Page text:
A mat which simulates grass and is designed to be used as a teeing-up mat for use in golf training has been developed by Swedish inventors Jan Lindblad and Bo-Roland Olofzon. The mat has been designed to be durable, but also to provide a surface with the general feeling of grass.
When playing golf the club head often penetrates the ground surface to some extent when striking the ball. When this occurs some grass and earth may be dislodged and this divot has to be replaced after the stroke. This permits the surface to heal and it also should prevent permanent damage being done. In the proposed mat the pile yarns are securely anchored to the backing fabric. As the ball is struck part of the pile is pulled from the mat by the club and after some use there is a tendency for the pile to become sparse and for the mat to wear out. One objective of artificial surfaces is to improve durability and strengthen the anchorage of pile to backing. However, as the pile becomes stronger the characteristics of the mat become poorer in terms of play and the similarity with grass diminishes. The inventors argue that in designing teeing-up mats the manufacturers have tended to ignore that grass essentially comprises two layers. The upper layer has relatively soft blades of grass. Beneath this there is a layer comprising earth and grass roots which are harder than the upper surface, but not sufficiently hard to prevent the golf club from penetrating to some extent. Often the bottom of the mat is drenched with a plastic or rubbery compound which serves to protect the pile fibres from being pulled out when struck by the club. The deeper this layer is the further up the pile will it extend and so the harder the mat will become. In the construction proposed (Figure 2) the mat (1) consists of a ground or backing fabric (2) with a pile (3) which is combined with the backing. This pile projects upwards from the backing. The mat is drenched with natural or synthetic rubber which binds the pile in place. The backing fabric is woven, having warp (4) and weft (5) ends and through these the pile is interwoven. The pile consists of alternating rows of cut and loop pile yarns. However, there are two pile heights, one being longer cut (6) while the lower, loop pile (7) provides support for the projecting longer pile. This means that the longer cut pile will be comparatively sparse, while that below is much denser.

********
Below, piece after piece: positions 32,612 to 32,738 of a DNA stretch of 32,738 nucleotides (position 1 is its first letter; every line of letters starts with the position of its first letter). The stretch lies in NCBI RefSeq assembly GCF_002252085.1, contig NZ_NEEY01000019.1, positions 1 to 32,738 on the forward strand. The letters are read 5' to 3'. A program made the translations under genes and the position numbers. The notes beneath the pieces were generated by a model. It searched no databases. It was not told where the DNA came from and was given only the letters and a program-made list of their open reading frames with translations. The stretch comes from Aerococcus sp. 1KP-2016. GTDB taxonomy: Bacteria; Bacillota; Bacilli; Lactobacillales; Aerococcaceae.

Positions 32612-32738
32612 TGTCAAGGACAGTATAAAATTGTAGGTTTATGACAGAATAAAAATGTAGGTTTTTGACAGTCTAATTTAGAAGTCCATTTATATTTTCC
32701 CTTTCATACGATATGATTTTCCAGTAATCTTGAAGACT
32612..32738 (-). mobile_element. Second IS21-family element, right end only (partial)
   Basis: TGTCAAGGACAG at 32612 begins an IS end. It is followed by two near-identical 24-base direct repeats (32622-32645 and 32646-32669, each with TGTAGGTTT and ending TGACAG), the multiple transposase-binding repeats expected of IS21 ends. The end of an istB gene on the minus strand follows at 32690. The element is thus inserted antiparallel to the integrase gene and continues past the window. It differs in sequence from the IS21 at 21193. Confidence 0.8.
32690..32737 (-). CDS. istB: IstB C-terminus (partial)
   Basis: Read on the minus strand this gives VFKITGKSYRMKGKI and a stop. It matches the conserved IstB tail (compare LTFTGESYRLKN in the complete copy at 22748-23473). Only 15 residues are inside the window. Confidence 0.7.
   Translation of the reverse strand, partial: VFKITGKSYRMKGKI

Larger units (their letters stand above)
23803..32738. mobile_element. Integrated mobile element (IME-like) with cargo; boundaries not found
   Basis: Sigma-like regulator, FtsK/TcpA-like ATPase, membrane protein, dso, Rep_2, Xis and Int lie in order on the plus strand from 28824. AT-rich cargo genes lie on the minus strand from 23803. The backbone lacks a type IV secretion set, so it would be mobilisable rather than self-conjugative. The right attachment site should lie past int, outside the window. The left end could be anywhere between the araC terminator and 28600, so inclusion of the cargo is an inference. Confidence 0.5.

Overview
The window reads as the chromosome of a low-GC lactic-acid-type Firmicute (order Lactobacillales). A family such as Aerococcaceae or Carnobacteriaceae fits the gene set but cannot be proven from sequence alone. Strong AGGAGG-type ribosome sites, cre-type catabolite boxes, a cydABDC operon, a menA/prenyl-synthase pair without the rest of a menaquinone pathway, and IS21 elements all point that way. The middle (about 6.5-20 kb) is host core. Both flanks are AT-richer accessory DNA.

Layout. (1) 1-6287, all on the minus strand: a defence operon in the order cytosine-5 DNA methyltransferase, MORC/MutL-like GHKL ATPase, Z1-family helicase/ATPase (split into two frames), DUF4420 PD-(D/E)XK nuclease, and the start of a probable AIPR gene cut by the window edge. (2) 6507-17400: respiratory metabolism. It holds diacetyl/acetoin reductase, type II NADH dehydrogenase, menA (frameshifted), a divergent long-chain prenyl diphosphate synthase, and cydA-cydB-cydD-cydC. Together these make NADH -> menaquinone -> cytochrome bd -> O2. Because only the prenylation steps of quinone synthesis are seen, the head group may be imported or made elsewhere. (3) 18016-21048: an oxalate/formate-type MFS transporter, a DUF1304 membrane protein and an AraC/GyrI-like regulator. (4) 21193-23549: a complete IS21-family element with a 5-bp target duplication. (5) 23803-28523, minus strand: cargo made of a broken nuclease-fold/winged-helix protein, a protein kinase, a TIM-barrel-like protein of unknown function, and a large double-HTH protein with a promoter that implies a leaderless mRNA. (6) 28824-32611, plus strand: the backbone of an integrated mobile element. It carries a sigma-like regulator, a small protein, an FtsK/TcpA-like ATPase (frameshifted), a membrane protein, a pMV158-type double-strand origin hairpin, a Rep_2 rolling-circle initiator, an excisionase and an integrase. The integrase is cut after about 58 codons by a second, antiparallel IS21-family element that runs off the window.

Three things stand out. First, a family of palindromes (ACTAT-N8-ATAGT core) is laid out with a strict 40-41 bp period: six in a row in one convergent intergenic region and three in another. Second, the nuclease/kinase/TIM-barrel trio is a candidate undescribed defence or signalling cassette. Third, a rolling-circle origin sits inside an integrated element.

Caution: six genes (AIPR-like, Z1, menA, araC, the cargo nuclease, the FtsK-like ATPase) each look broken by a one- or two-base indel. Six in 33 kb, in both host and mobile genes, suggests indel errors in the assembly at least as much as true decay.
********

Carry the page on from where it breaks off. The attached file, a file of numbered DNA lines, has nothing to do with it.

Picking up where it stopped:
This construction is said to behave much like natural grass, while the sub-structure resembles ground or earth. The impact of a club will be more effectively absorbed by this denser mass. The longer pile offers less resistance to the club during a stroke and the lower resistance is said to lessen the force of impact on the binder layer that holds the pile to the ground fabric. This mat can be used for sports other than golf, including pitch-and-putt courses, minigolf and indoor hockey.